Two babies are abandoned in a Montreal orphanage in the winter of 1910. Before long, their talents emerge: Pierrot is a piano prodigy; Rose lights up even the dreariest room with her dancing and comedy. As they travel around the city performing clown routines, the children fall in love with each other and dream up a plan for the most extraordinary and seductive circus show the world has ever seen.

Separated as teenagers, sent off to work as servants during the Great Depression, both descend into the city’s underworld, dabbling in sex, drugs and theft in order to survive. But when Rose and Pierrot finally reunite beneath the snowflakes after years of searching and desperate poverty the possibilities of their childhood dreams are renewed, and they’ll go to extreme lengths to make them come true. Soon, Rose, Pierrot and their troupe of clowns and chorus girls have hit New York, commanding the stage as well as the alleys, and neither the theater nor the underworld will ever look the same.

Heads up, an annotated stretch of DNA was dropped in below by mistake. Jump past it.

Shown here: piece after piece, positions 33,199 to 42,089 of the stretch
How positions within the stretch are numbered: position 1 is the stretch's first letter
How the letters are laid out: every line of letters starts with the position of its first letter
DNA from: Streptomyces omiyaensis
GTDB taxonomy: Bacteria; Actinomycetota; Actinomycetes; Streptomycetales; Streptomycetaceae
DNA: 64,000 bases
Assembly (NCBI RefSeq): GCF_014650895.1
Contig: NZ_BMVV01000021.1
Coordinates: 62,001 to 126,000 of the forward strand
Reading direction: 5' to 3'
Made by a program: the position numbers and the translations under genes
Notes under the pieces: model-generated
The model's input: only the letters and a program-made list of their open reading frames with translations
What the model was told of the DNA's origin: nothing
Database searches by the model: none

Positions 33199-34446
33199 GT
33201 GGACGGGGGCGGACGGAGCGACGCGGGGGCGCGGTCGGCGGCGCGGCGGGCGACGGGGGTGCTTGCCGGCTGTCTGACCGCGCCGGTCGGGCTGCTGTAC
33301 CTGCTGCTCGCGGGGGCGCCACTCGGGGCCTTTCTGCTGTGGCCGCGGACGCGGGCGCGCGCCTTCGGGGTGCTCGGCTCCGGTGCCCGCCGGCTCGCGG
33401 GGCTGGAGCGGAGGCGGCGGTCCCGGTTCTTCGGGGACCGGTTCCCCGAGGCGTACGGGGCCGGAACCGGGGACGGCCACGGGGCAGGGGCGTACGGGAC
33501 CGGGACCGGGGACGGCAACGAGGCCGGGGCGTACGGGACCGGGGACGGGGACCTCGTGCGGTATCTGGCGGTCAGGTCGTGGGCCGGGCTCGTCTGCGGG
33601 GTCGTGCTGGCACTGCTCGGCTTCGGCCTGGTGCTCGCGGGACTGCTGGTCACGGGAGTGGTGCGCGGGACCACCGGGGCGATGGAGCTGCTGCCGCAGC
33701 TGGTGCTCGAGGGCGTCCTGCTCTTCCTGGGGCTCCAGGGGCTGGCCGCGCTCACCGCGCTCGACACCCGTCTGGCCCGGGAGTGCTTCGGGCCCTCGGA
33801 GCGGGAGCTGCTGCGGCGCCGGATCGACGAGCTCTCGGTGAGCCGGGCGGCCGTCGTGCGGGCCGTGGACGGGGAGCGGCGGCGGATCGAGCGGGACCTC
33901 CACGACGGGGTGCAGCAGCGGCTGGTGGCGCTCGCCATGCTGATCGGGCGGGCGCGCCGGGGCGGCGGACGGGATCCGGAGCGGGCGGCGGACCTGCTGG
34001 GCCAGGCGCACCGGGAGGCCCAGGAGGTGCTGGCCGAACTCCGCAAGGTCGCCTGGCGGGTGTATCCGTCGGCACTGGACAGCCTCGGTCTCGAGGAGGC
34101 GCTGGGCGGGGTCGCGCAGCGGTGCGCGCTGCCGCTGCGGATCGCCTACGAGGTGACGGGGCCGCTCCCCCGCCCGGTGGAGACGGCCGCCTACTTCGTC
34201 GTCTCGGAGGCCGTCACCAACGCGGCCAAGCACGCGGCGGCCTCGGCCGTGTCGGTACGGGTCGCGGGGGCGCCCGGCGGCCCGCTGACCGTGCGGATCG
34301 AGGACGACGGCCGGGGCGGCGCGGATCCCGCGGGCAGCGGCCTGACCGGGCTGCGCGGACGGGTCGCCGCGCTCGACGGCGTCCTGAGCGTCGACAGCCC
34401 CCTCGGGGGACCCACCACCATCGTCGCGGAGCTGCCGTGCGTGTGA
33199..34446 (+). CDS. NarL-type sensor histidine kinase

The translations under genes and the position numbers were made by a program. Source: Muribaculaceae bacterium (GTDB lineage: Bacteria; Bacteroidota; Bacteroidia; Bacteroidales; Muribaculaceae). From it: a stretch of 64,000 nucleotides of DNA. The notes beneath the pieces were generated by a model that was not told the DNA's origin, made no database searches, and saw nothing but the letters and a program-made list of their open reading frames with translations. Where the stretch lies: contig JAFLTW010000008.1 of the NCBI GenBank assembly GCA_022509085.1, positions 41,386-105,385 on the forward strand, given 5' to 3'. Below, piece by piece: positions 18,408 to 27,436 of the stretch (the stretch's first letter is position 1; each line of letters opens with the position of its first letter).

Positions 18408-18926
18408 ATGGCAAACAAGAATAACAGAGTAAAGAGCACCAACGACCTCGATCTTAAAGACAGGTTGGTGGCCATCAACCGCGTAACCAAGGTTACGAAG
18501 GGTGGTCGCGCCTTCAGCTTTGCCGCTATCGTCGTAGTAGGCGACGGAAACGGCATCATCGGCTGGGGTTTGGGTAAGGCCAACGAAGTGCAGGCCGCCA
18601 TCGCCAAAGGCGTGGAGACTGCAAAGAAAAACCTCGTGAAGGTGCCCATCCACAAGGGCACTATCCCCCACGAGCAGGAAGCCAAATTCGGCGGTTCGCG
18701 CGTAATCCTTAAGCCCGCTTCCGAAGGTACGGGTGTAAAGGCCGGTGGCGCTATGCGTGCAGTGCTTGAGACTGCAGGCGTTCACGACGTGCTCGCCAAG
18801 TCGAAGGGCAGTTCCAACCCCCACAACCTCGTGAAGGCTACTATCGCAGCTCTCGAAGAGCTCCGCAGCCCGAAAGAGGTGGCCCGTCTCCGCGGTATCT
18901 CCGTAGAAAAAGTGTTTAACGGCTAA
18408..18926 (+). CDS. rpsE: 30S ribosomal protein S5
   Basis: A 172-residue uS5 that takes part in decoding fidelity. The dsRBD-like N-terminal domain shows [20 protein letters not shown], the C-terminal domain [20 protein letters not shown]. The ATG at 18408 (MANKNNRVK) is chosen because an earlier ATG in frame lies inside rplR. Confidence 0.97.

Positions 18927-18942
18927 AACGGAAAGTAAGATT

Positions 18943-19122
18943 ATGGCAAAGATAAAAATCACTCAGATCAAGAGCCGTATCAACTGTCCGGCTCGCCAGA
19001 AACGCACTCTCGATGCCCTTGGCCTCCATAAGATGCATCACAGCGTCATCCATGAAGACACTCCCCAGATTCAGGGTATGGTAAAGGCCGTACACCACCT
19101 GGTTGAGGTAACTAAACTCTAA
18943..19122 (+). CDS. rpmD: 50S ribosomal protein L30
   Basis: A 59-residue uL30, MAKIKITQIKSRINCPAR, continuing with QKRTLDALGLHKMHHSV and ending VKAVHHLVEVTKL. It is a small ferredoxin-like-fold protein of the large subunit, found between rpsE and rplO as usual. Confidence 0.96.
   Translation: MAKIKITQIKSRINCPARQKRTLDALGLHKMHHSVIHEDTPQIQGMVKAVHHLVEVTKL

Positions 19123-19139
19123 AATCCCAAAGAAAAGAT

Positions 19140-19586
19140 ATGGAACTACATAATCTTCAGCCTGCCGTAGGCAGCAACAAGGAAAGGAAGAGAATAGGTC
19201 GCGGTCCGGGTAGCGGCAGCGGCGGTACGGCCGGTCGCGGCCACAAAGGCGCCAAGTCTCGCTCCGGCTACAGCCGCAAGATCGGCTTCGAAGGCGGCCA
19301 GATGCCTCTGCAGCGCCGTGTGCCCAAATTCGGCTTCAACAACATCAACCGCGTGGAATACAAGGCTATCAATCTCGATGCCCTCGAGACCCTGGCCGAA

Book Worm’s Thoughts: I am going to start this review with the things I didn’t like. So here goes:

1. If you are thinking of reading this because you liked The Night Circus, don’t. This is a great book in its own right, but it is nothing like Night Circus. In my opinion that comparison was made by someone who decided that orphans and clowns equals a circus. It doesn’t.

2. The “musical language.” Yes, there are musical, poetical descriptions and some of them work really well and add to the story. But, the author seems to have decided that everything needed to be musical and I was left feeling that she was using similes to batter me to death. In fact I ended up making my similes for mundane things around the house. Just for fun here is a comparison: